Many organizations are now embarking on the process of rationalizing software, infrastructure (and in some unfortunate cases, personnel). At this stage, it’s important to stay focused on gains in stability as you look for ways to reduce short-term cost and risk.

It’s also important to keep in mind that recovery will begin eventually. Steps taken toward cost efficiency now should aim at streamlining for faster growth and innovation in that recovery stage. Simply put, you can come out of this an “optimized” organization.

Meanwhile, IT departments may have to find ways to support this new environment with fewer resources than they had before. The need to establish a zero-trust security posture hasn’t gone away, but options for doing so may be more limited. Every organization has its own financial needs and pressures that impact technology spending and many will be looking at new models of subscription, financing and leasing.

The streamlining of IT operations and infrastructure, while difficult today, will set up efficiencies that support a strong recovery.

There is no financial solution that fits every situation. For example, while shifting to subscription or OPEX (operational expenditure) models may work for some, this doesn’t suit organizations with cash flow or debt covenant issues. Considering the right financial options to meet your specific budget and technology needs will be paramount.

Nonetheless, rightsizing the data center or a broader use of public cloud to optimize efficiency, rationalizing licenses and augmenting your own resources with cost-efficient solutions will set you up for agility later. As another upside, many CIOs and IT leaders have received long overdue support for business continuity planning (BCP), modern collaboration and other transformation initiatives.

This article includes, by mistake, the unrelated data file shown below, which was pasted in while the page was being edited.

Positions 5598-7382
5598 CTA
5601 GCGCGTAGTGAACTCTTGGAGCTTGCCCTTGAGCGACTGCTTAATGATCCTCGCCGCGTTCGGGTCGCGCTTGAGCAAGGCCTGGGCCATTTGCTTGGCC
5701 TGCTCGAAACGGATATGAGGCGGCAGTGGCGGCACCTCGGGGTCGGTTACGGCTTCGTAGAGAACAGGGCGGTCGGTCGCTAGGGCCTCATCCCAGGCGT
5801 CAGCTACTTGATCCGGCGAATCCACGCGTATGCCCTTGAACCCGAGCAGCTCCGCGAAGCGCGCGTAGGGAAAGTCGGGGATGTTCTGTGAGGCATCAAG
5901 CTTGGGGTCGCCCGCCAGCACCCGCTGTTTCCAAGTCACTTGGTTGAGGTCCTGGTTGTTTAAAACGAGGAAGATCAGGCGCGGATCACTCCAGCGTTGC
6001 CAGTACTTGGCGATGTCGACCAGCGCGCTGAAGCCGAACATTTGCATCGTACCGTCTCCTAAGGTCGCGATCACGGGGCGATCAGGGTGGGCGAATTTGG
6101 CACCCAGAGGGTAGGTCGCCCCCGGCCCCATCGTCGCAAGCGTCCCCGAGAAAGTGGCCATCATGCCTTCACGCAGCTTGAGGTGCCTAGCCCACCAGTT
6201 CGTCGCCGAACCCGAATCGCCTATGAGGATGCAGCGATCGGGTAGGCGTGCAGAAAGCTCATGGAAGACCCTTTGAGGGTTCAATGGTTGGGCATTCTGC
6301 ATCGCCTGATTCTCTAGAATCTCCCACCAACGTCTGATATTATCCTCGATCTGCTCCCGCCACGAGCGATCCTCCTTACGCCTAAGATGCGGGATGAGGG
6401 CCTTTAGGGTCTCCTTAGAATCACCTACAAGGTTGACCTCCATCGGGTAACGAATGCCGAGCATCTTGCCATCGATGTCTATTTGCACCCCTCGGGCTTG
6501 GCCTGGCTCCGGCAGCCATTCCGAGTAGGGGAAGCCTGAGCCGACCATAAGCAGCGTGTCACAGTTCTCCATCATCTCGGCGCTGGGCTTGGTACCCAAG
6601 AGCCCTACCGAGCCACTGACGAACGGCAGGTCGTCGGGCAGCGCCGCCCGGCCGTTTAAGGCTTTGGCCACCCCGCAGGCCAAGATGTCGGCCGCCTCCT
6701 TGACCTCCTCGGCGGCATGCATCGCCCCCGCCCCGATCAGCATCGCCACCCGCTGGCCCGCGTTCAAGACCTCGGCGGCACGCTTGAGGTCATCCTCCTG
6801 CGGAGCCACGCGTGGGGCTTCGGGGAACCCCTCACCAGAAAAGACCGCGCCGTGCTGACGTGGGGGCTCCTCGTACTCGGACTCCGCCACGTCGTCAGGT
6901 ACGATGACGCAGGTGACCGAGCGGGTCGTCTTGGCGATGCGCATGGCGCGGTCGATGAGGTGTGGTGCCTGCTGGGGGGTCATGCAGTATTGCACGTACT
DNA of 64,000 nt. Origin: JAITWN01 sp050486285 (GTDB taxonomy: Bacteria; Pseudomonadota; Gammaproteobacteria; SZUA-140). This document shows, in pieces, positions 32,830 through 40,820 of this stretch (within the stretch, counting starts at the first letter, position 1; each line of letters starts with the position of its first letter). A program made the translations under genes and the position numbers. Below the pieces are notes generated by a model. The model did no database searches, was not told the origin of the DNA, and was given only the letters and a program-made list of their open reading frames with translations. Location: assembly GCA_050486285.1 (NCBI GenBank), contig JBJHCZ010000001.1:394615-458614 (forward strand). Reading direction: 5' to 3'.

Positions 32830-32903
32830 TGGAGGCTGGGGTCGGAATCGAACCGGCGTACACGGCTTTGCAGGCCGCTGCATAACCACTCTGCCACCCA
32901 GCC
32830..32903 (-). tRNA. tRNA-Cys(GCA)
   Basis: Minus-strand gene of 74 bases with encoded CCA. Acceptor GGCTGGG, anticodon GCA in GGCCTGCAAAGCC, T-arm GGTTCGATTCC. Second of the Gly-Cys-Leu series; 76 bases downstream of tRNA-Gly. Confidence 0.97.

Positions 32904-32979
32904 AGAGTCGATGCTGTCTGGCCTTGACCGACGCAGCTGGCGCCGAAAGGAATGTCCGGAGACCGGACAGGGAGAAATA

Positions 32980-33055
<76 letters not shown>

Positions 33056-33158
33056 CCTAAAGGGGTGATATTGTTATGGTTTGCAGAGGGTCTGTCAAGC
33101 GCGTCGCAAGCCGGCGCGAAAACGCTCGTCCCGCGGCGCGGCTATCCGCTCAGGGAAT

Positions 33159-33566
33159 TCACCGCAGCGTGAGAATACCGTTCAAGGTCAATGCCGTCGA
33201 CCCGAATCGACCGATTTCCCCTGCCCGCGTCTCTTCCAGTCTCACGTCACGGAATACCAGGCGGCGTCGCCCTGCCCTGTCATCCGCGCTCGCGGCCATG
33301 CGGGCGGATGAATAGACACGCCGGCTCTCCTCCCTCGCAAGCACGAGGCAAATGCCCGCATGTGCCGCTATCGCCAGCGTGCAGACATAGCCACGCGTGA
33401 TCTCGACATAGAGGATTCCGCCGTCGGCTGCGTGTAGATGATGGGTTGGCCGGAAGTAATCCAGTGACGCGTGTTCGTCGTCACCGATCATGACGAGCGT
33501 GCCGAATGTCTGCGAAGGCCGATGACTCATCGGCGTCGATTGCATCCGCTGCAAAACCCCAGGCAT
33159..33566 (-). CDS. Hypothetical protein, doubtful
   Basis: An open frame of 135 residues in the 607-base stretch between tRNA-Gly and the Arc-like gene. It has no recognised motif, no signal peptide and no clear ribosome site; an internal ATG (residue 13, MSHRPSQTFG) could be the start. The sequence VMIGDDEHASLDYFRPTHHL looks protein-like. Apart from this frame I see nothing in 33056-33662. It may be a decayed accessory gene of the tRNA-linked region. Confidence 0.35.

Driving Efficiency to Thriving in Recovery  

The journey out of finding efficiencies and into recovery will build on the lessons learned in enabling remote work and streamlining costs. In this phase, the steps you took to ensure you got to recovery, done the right way, will help you gain a competitive advantage and thrive once there. In some cases, the crisis has put transformative projects into higher gear, by highlighting the urgent need for modern, agile IT tools and infrastructure.

The PwC COVID-19 CFO Pulse Survey in April found that half of those surveyed intend to make remote work a permanent option for roles that allow. Meanwhile, 40% said that COVID-19 has prompted them to explore the use of technology to enable automation and new ways of working.

This includes redefining the way you work and collaborate through IT automation, analytics and governance. It also includes innovating new ways to connect with and support customers for continued revenue growth. Sticking to this goal as you drive your decision-making in response to the pandemic will help ensure you thrive. To this end, organizations should re-evaluate their digital transformation agenda with the following changes in mind.

Most if not all the workforce is working remotely today – to what extent will this become permanent? What lessons about remote work can you apply on a lasting basis?

When the time comes, returning to work safely will require a holistic strategy that pulls together technology, facilities and human resources groups as well as senior leaders.

Your approach to engaging with employees and customers may have changed out of necessity. But that process of innovation should continue to have a positive impact during recovery and beyond.

How Softchoice Will Continue to Help

The response to the global pandemic has not been easy on any organization, but the hard work they are doing today has the potential to help them come back stronger and more competitive than before.

From adapting to change and ensuring business continuity to driving efficiency and setting the stage for future growth, Softchoice can help you make the right choices to build and sustain momentum out of the crisis and into recovery.

Are you ready to re-imagine your digital transformation journey?

Explore Rapid Response services.